Christophe Strobbe commented:

What licence should the blog content have? I don't see a licence anywhere. Do the authors choose the licence for each individual article? BTW, Stack Exchange uses Creative Commons cc by-sa 3.0.

The platform the blog is hosted on (Medium) offers writers the option to change the license under which they are releasing their post (defaults to full copyright/all rights reserved).

Should we enforce a licensing requirement? Or should we leave the licensing up to the writer's discretion?


I'd like to leave licensing up to the writer, because I don't see a significant need to have a specific licensing scheme. (Not a lawyer, but) I don't think it is necessary that blog posts abide by the same license as StackExchange: fair use still applies.

  1. I don't see the need to specify a specific licence for the entire blog, but I recommend that each author explicitly chooses a licence. Unfortunately, I don't see a licence on my first post, even though I explicitly chose a licence.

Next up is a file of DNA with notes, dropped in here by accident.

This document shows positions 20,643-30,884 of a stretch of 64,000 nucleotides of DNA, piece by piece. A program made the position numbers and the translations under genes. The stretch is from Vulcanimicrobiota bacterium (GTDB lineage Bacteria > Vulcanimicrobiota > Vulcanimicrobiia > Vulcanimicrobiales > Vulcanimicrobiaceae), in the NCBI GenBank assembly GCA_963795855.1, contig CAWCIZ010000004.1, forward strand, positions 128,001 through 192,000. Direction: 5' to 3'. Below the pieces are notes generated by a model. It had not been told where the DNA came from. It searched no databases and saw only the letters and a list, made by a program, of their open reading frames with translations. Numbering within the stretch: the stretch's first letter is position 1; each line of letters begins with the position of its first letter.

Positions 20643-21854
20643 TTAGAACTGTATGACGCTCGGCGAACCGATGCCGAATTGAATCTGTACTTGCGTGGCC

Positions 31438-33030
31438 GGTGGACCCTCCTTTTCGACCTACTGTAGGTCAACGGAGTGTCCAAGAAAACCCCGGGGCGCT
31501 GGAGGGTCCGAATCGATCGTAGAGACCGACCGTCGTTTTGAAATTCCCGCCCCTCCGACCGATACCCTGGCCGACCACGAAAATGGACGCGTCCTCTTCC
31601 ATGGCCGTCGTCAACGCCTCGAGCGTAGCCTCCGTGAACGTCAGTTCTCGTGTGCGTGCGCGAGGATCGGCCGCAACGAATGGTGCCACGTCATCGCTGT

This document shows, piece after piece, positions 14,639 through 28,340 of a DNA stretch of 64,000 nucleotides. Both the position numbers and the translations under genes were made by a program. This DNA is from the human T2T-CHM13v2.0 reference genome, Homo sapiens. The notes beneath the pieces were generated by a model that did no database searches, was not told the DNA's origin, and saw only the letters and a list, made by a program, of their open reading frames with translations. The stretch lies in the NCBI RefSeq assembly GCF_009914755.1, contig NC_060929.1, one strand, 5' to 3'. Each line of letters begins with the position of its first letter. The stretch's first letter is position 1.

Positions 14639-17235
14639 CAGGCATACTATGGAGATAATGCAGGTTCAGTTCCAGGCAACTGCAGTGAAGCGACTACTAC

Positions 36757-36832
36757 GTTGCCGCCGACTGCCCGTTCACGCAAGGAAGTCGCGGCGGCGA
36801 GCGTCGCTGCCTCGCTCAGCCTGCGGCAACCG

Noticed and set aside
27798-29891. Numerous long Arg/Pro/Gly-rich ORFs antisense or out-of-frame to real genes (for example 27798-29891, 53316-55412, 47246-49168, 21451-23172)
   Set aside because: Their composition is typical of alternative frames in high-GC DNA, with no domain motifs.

2. When reusing content from other sources, copyright and licence info should clearly be mentioned. This applies to excerpts from LLSE contributions (should we use any), logos and other media (images, diagrams, etc.) from other sites, etc. For example, the Duolingo review should properly attribute the Duolingo logo to Duolingo (see the section "Trademarks" in Duolingo's Terms and Conditions and should add copyright information to the tables and diagrams in the post (if they were borrowed from elsewhere).

This may sound like overkill to some people, but after some recent experiences with an online course, my attitude with copyright is more than ever better safe than sorry.

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